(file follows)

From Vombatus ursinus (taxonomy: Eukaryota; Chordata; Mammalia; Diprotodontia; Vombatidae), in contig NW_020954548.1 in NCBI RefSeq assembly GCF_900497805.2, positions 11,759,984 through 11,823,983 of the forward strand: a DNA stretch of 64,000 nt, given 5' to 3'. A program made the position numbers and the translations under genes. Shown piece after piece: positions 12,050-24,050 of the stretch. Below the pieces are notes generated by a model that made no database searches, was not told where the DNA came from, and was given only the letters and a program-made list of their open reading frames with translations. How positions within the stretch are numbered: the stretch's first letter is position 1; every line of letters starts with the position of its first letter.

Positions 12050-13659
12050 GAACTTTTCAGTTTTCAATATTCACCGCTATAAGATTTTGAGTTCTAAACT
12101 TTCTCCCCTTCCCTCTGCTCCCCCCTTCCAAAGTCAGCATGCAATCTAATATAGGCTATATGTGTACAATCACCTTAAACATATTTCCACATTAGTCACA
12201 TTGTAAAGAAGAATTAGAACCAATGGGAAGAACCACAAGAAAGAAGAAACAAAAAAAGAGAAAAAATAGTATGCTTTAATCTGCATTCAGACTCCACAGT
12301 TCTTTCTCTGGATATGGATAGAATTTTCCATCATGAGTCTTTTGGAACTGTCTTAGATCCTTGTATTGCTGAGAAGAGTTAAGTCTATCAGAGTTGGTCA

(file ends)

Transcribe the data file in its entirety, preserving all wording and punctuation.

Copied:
From Vombatus ursinus (taxonomy: Eukaryota; Chordata; Mammalia; Diprotodontia; Vombatidae), in contig NW_020954548.1 in NCBI RefSeq assembly GCF_900497805.2, positions 11,759,984 through 11,823,983 of the forward strand: a DNA stretch of 64,000 nt, given 5' to 3'. A program made the position numbers and the translations under genes. Shown piece after piece: positions 12,050-24,050 of the stretch. Below the pieces are notes generated by a model that made no database searches, was not told where the DNA came from, and was given only the letters and a program-made list of their open reading frames with translations. How positions within the stretch are numbered: the stretch's first letter is position 1; every line of letters starts with the position of its first letter.

Positions 12050-13659
12050 GAACTTTTCAGTTTTCAATATTCACCGCTATAAGATTTTGAGTTCTAAACT
12101 TTCTCCCCTTCCCTCTGCTCCCCCCTTCCAAAGTCAGCATGCAATCTAATATAGGCTATATGTGTACAATCACCTTAAACATATTTCCACATTAGTCACA
12201 TTGTAAAGAAGAATTAGAACCAATGGGAAGAACCACAAGAAAGAAGAAACAAAAAAAGAGAAAAAATAGTATGCTTTAATCTGCATTCAGACTCCACAGT
12301 TCTTTCTCTGGATATGGATAGAATTTTCCATCATGAGTCTTTTGGAACTGTCTTAGATCCTTGTATTGCTGAGAAGAGTTAAGTCTATCAGAGTTGGTCA